18 responses

  1. Albert
    August 11, 2009

    ‘setfile’ is not a Leopard command, is it?

  2. Anton Voloshin
    August 11, 2009

    ‘setfile’ is an utility from Apple’s developer’s kit and is not included in default Leopard install.

  3. Chris B
    August 16, 2009

    Wonders if this command can be put into an AppleScript, thus more easily called when one wants to hide/show a certain folder. (And name it something that doesn’t reveal it’s true operation).

    An even better way to hide folders from roommates is to set up a ‘Guest’ account so others can use your computer without prying into your files. Simply logging out of your account or set up a screen saver password seems easier than pulling up the terminal, etc.

  4. Benoit Garbinato
    August 22, 2009

    It’s SetFile, not setfile…

  5. Benoit Garbinato
    August 22, 2009

    It’s SetFile, not setfile…

  6. Benoit Garbinato
    August 22, 2009

    It’s SetFile, not setfile…

  7. Benoit Garbinato
    August 22, 2009

    It’s SetFile, not setfile…

  8. Bobby
    September 3, 2009

    If I don’t want to share certain files, I use Disk Utility to create an encrypted disk image, then, because no-one likes stuff being kept from them (“I thought you trusted me etc etc?”), I copy-paste a folder icon onto the dmg and give it a system-file-esque sort of name with the extension hidden.

    It ends up effectively being a password-protected (yet totally average looking) folder, and there’s not much chance of accidentally leaving it available to others (it clearly mounts on the desktop with the drive icon and only needs ejecting when you’re done with it)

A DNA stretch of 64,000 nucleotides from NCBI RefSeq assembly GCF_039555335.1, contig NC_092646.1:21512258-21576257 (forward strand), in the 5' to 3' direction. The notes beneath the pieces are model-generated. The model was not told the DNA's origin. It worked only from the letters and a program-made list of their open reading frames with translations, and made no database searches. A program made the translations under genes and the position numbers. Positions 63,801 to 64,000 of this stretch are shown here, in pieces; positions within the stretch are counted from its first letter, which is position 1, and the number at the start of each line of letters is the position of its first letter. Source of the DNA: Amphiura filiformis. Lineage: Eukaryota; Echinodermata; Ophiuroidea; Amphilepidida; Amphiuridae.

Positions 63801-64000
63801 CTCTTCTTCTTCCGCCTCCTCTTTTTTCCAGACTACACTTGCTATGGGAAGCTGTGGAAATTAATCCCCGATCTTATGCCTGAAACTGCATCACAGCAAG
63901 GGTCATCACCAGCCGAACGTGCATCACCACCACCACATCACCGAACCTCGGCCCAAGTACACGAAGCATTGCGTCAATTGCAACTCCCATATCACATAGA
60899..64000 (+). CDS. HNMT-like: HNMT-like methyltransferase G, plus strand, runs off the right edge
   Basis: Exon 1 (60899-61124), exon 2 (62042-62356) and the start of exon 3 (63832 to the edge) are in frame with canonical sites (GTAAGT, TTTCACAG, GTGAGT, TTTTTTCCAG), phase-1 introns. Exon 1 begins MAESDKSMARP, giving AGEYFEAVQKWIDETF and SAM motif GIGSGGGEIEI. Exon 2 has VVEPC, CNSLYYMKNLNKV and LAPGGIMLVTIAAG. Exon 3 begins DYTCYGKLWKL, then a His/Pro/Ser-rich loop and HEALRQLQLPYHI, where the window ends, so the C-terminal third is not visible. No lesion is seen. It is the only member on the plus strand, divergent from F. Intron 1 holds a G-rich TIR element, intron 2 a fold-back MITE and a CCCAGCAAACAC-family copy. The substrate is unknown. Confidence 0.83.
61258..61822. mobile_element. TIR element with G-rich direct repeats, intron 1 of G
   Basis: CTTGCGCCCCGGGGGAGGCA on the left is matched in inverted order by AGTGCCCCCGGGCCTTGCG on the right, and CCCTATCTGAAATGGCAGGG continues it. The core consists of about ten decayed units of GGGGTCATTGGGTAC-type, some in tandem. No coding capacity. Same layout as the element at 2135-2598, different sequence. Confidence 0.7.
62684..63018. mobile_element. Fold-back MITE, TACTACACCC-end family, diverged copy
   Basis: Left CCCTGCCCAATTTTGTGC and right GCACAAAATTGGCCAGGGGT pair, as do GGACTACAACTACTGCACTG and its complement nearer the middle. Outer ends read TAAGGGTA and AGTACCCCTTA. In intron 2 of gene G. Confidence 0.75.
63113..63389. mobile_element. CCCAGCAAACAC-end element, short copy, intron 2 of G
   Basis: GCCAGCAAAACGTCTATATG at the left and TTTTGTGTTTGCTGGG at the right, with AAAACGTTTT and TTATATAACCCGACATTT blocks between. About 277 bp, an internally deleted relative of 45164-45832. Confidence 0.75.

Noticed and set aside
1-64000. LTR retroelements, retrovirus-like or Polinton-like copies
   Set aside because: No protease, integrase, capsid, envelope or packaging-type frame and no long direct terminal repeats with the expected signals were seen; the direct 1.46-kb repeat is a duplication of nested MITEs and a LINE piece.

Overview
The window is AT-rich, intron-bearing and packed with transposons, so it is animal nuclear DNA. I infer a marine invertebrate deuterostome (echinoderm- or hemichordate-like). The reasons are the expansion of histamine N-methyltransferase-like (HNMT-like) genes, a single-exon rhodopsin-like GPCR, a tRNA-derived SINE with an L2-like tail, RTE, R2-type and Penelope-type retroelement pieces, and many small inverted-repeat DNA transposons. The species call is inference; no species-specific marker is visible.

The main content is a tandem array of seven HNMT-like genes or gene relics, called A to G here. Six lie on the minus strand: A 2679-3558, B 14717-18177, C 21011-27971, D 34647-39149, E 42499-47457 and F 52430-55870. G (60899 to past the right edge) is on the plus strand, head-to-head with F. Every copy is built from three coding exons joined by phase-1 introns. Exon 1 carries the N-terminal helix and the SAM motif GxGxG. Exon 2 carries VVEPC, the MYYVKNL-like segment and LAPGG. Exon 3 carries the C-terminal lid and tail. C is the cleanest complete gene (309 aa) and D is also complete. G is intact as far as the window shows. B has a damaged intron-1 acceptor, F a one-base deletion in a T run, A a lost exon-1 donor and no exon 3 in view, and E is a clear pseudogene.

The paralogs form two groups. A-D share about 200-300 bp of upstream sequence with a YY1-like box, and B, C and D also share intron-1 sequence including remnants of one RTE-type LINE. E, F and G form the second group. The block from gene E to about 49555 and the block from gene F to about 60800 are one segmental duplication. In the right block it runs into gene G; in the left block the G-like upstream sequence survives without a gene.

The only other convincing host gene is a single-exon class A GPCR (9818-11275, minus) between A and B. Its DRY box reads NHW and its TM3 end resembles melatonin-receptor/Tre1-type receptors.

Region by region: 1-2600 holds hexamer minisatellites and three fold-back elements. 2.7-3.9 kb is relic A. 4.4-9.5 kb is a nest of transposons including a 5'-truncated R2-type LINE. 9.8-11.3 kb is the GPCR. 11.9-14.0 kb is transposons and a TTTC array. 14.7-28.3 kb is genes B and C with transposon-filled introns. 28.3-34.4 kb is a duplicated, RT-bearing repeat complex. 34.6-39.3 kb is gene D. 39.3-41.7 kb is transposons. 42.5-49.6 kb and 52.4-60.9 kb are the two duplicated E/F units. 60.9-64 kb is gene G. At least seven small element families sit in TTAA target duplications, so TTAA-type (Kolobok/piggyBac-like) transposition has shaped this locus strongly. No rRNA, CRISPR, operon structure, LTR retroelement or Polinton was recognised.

• Rick
      February 4, 2013

      best “new mac user” answer and method I found for quickly easily hiding files and folders on mac.

  9. Nevil
    September 24, 2009

    I have installed Snow Leopard and have tried typing this SetFile command. It is not an actual command as far as I can tell.

  10. James S.
    October 23, 2009

    Nice little trick! If one uses this on a folder, one can still access it in Finder using the “goto” command (Shift-Cmd-G) and typing the path.

  11. foo
    January 30, 2012

    Rename a file/folder with a “.” as first character.

    Finder does not allow this, so with the Bash:

    mv foo.txt .foo.txt

    • foo
      January 30, 2012

      * “.” (without quotation marks)

  12. Harpiest
    June 7, 2012

    my problem is bit different
    i’ve dual partition with windows
    i’ve hidden some files in windows
    n i want to upload it from mac
    i cant find it on “Choose Files” dialogue tab
    and its doesn’t have a ” . ” on initial file name but it still hidden
    how to make it become visible??

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